David Bourget (Western Ontario)
David Chalmers (ANU, NYU)
Rafael De Clercq
Jack Alan Reynolds
Learn more about PhilPapers
Philosophical Studies 157 (1):1-25 (2012)
More than ever, it is in vogue to argue that no norms either play a role in or directly follow from the theory of mental content. In this paper, I present an intuitive theory of intentionality (including a theory of mental content) on which norms are constitutive of the intentional properties of attitude and content in order to show that this trend is misguided. Although this theory of intentionality—the teleological theory of intentional representation—does involve a commitment to representational norms, these norms are not problematic in the way critics have suggested they would be. In particular, these norms do not guide thinking by motivating intentional agents to (intentionally) accord with them; as a result, no obvious vicious regress threatens the theory. In the final section of this paper, I argue that accepting this teleological theory of intentionality need not commit one to thinking that intentionality is the product of natural selection
|Keywords||Intentionality Mental content Normativity Teleology|
|Categories||categorize this paper)|
Setup an account with your affiliations in order to access resources via your University's proxy server
Configure custom proxy (use this if your affiliation does not provide a proxy)
|Through your library|
References found in this work BETA
J. L. Austin (1950). Truth. Aristotelian Society Supp 24 (1):111--29.
Mark Bedau (1990). Against Mentalism in Teleology. American Philosophical Quarterly 27 (1):61 - 70.
Mark Bedau (1991). Can Biological Teleology Be Naturalized? Journal of Philosophy 88 (11):647-655.
Mark Bedau (1992). Where's the Good in Teleology? Philosophy and Phenomenological Research 52 (4):781-806.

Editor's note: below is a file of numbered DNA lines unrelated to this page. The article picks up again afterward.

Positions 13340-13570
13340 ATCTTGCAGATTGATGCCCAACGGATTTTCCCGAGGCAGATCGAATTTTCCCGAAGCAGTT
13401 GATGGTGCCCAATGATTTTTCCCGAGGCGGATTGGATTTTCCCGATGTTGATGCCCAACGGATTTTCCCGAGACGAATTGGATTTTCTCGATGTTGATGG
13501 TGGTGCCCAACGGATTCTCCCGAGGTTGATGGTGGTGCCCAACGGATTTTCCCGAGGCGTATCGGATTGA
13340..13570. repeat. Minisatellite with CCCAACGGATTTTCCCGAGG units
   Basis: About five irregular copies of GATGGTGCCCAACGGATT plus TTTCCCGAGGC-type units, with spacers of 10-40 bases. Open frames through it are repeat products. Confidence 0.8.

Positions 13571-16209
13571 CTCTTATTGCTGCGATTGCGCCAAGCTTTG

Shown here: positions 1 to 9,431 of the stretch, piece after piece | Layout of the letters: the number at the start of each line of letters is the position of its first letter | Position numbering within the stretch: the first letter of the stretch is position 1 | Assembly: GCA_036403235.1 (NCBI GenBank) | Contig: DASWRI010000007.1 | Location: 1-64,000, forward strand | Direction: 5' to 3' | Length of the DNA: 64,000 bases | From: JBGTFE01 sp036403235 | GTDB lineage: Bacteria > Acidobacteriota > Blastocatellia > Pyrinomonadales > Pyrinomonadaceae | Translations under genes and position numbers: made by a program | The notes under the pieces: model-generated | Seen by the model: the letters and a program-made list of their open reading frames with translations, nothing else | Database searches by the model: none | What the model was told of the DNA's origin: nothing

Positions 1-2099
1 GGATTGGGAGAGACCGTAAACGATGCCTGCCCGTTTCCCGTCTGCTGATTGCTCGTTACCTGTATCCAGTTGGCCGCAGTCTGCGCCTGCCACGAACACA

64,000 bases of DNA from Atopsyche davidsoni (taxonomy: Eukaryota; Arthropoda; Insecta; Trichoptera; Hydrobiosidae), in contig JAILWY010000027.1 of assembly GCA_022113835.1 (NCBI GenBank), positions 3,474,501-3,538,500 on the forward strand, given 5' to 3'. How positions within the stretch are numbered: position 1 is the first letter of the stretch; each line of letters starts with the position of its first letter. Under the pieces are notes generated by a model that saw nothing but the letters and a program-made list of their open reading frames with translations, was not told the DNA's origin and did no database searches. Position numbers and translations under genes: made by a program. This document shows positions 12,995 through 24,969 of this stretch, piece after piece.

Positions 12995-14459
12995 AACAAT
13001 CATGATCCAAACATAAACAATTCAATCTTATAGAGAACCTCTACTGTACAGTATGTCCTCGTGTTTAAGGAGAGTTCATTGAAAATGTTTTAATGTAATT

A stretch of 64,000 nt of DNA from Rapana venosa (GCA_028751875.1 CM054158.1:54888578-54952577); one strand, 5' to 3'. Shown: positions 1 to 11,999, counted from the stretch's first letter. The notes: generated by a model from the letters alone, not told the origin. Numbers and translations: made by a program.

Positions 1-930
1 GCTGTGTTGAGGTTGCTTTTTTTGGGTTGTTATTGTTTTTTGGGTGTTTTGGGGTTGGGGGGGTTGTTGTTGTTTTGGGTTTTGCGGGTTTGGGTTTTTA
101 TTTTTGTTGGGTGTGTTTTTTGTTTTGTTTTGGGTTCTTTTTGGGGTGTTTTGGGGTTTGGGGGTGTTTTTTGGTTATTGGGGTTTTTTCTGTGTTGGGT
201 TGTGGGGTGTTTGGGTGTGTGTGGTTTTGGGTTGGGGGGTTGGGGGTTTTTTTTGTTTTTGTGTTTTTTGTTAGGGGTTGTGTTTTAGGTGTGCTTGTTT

Ned Block (2007). Consciousness, Function, and Representation: Collected Papers, Volume. Oxford University Press.
Citations of this work BETA
Manuel García-Carpintero (2012). Foundational Semantics II: Normative Accounts. Philosophy Compass 7 (6):410-421.
Jonathan Ichikawa, Benjamin Jarvis & Katherine Rubin (2012). Pragmatic Encroachment and Belief-Desire Psychology. Analytic Philosophy 53 (4):327-343.
Benjamin Jarvis (2012). Book Symposium:Truth as One and Many. International Journal of Philosophical Studies 20 (1):105-114.
Similar books and articles
Michael Gorman (2003). Subjectivism About Normativity and the Normativity of Intentional States. International Philosophical Quarterly 43 (1):5-14.
Jennifer M. Morton (2011). Toward an Ecological Theory of the Norms of Practical Deliberation. European Journal of Philosophy 19 (4):561-584.
Frank Dignum (1999). Autonomous Agents with Norms. Artificial Intelligence and Law 7 (1):69-79.
B. Verbeek (2002). Game Theory and Moral Norms. Croatian Journal of Philosophy 2 (3):337-352.
Ryan Burg (2009). Deliberative Business Ethics. Journal of Business Ethics 88 (4):665 - 683.
Peter Suber (1989). The Reflexivity of Change: The Case of Language Norms. Journal of Speculative Philosophy 3 (2):100 - 129.
Sven Ove Hansson (2001). The Structure of Values and Norms. Cambridge University Press.
Kristin Andrews (2009). Understanding Norms Without a Theory of Mind. Inquiry 52 (5):433-448.
Pascal Engel (2002). The Norms of Thought: Are They Social? Mind and Society 2 (3):129-148.
Onora O'Neill (2007). Normativity and Practical Judgement. Journal of Moral Philosophy 4 (3):393-405.
C. Bicchieri (2010). Norms, Preferences, and Conditional Behavior. Politics, Philosophy and Economics 9 (3):297-313.
Mason Cash (2008). Thoughts and Oughts. Philosophical Explorations 11 (2):93 – 119.
Stephen Jacobson (1997). Externalism and Action-Guiding Epistemic Norms. Synthese 110 (3):343-355.
Lisa J. Carlson & Raymond Dacey (2010). Social Norms and the Traditional Deterrence Game. Synthese 176 (1):105 - 123.
Added to index2010-10-25
Total downloads163 ( #4,828 of 1,100,108 )
Recent downloads (6 months)34 ( #4,581 of 1,100,108 )
How can I increase my downloads?